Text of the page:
…Or did he? When I spoke to Stein he confirmed that he has a large amount of unpublished writings in a few genres spanning more than a decade. Some of the philosophical and literary reflections, he said, are even “better” than those found in Weird Emptiness. This naturally piqued my interest and I requested to see some of it—grist for a future post, perhaps. 

When Fernando Pessoa died in the 1930s, he left scraps of writings in a trunk that was rediscovered in the 1980s. The edited work that resulted from this unfinished fragmentary project, The Book of Disquiet, is now a modern classic of Portuguese literature. It is my hope that Alex Stein will not be another Pessoa whose work is only brought to light 50 years after his death, and that the appreciation expressed here will play at least a small role in increasing his notoriety. With any luck, he will be more fortunate—like Benjamin, his work may come to light a mere 15 years after his death. Maybe even 10. Hey, not too bad!

Like the prophetess Cassandra, who was gifted with foresight on the condition that none would ever believe her, it would seem to do little good to speak the truth if no one living will listen. On the upside, at least we know now that she was telling the truth all along.

Things ended badly for Cassandra, but Aeschylus has since vindicated her.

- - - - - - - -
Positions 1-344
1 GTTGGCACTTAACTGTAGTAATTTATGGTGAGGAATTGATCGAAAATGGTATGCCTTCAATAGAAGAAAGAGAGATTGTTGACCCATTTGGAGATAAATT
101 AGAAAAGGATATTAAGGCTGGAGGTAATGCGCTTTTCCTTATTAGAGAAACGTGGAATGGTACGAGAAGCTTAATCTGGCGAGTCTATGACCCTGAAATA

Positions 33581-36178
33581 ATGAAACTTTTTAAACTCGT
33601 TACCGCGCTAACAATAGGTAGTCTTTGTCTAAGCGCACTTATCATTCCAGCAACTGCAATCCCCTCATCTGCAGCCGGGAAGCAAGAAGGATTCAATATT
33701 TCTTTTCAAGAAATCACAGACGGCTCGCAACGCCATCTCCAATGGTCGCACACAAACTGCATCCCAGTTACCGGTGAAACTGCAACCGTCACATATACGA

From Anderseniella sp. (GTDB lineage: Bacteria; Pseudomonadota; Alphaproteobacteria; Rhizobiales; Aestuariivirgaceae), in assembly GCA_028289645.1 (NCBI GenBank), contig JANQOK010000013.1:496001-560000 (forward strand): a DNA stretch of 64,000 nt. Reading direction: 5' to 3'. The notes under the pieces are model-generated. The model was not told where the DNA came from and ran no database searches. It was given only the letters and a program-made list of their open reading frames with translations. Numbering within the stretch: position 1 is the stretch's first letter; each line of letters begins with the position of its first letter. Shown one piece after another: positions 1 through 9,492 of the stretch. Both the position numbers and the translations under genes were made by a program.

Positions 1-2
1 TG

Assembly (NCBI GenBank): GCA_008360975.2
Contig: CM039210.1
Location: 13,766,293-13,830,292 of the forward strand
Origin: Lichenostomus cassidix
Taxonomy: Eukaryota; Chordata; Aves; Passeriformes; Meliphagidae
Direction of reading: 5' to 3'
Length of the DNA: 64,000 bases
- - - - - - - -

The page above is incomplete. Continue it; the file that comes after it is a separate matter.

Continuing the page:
A Closing Digression on the Real-World Effects of Posthumous Fame

When most people dream of being writers, they do not think of fame after death, but of the worldly success of Danielle Steel, Dean Koontz, and George R.R. Martin. They are, in other words, morons. The chances of achieving such success is even less than the marginal highbrow’s chances of posthumous glory. These are the sort of people who buy lotto tickets week after week, not realizing that winning the lottery is even less statistically probable than being killed in a freak vending machine accident. So when some practical boor tells you that, as a writer, you need to abandon your highbrow ambitions and write a YA fantasy series that you have absolutely no disposition for, DO NOT LISTEN TO THEM. The market is oversaturated with such claptrap, and not only will you probably fail to make a decent living on that manuscript, but you will be sacrificing your real potential, too.

Those aspiring to this level of success should, at the very least, retain their dignity. Please, George, walk away from the seafood buffet and finish your book series. And while you’re at it, can you not write such terrible sex scenes? Take some inspiration from Kafka.

Among those people who do dream of posthumous fame (according to sociologist Randall Collins), they tend to be lesser creators on the periphery of intellectual networks who think of it in a vague and undifferentiated way—namely, that “everyone will be admiring me.” People who think of it in this way are almost certain not to achieve it. The average person will not be buying up your book. If you do end up being a bestseller, you will be a brief blip on that list. Mark Twain’s work has, at various points, been a bestseller in the 19th, 20th, and 21stcenturies—in the last case, due to the odd stipulation in his will that the first volume of his autobiography should not be published until 100 years after his death. But this phenomenon is exceedingly rare. Twain is one of the only modern authors in world history to be a bestseller across different centuries.